Claims processors at the U.S. Department of Veterans Affairs are worried that the announced push to eliminate the looming backlog of disability claims by 2015 emphasizes quantity over quality, and could lead to mistakes in the process, according to a recently published investigative report by News21.
In 2011, the VA's backlog grew by 155 percent, according to News21, due to a combination of factors, including performance standards, job security and bonus money. Claims processors, including Renee Cotter, told News21 that they often would put more difficult claims on the back burner in favor of easier claims to inflate their productivity. To that end, it worked, as roughly two-thirds of the VA's processors that year earned bonuses totaling $5.5 million.
"I'd try to work my really easy stuff so I could get my numbers up," Cotter said.
But last year, a board of judges determined roughly 75 percent of appealed claims to be "wrong" or based on incomplete information, according to the report. The VA also altered performance criteria for processors between 2010 and 2012 to encourage speed over accuracy, according to News21.
What's more, the VA's plan to improve accuracy by scanning existing paper claims into a new electronic system--the Veterans Benefits Management System (VBMS)--has been expensive and problem-ridden, according to News21. In June, the VA announced that a joint web portal with the Department of Defense--eBenefits--had been installed at all 56 regional offices ahead of schedule; the tool integrates with the internal VBMS, enabling disability compensation claims to be processed more quickly online.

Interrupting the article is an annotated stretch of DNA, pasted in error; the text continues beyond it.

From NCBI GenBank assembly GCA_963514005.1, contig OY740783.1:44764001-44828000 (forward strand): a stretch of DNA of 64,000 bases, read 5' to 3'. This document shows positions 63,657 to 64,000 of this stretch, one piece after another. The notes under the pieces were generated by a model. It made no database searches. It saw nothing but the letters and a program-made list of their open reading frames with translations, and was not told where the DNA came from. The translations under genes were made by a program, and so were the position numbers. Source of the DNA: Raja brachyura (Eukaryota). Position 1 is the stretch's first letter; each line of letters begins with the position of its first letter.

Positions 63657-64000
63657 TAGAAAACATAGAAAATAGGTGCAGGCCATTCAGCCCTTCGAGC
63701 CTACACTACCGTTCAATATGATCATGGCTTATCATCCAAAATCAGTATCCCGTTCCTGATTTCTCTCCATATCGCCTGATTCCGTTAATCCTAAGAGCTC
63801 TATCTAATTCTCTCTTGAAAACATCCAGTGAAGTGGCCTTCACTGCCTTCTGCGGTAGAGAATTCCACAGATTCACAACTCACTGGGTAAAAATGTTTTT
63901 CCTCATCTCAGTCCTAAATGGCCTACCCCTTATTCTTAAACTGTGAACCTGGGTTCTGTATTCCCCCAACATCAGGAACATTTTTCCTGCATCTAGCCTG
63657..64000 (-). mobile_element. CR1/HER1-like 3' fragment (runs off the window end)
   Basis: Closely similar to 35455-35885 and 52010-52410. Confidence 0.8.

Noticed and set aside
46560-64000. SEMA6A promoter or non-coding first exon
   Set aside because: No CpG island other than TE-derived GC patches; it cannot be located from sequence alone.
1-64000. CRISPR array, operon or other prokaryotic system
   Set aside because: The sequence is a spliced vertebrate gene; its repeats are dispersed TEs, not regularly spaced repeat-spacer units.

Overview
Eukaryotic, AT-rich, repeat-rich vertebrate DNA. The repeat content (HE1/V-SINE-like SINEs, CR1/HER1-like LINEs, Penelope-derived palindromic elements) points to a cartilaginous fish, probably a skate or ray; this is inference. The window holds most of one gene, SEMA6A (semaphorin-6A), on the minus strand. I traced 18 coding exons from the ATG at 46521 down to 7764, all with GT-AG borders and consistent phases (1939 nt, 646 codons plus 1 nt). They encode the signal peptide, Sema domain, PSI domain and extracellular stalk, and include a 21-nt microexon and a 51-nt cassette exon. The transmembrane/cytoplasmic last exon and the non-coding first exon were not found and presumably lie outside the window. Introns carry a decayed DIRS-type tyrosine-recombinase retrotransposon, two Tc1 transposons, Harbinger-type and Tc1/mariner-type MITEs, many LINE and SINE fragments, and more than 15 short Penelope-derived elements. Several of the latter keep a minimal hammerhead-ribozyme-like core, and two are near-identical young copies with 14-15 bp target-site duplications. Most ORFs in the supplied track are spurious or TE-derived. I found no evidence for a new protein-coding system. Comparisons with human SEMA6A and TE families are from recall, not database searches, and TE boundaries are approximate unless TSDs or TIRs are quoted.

Earlier this month, President Obama touted progress in the VA's efforts to reduce the backlog, saying disability claims had been reduced by 20 percent since March. The backlog, which stood at 611,000 claims in March, was down to 496,000 claims as of Aug. 9.
"We're turning the tide," Obama said. "And we're not going to let up until we eliminate the backlog once and for all." He added that the VA will continue to press forward using "paperless systems" to ensure that claims "are processed right--the first time, on time."
To learn more:
- read the News21 report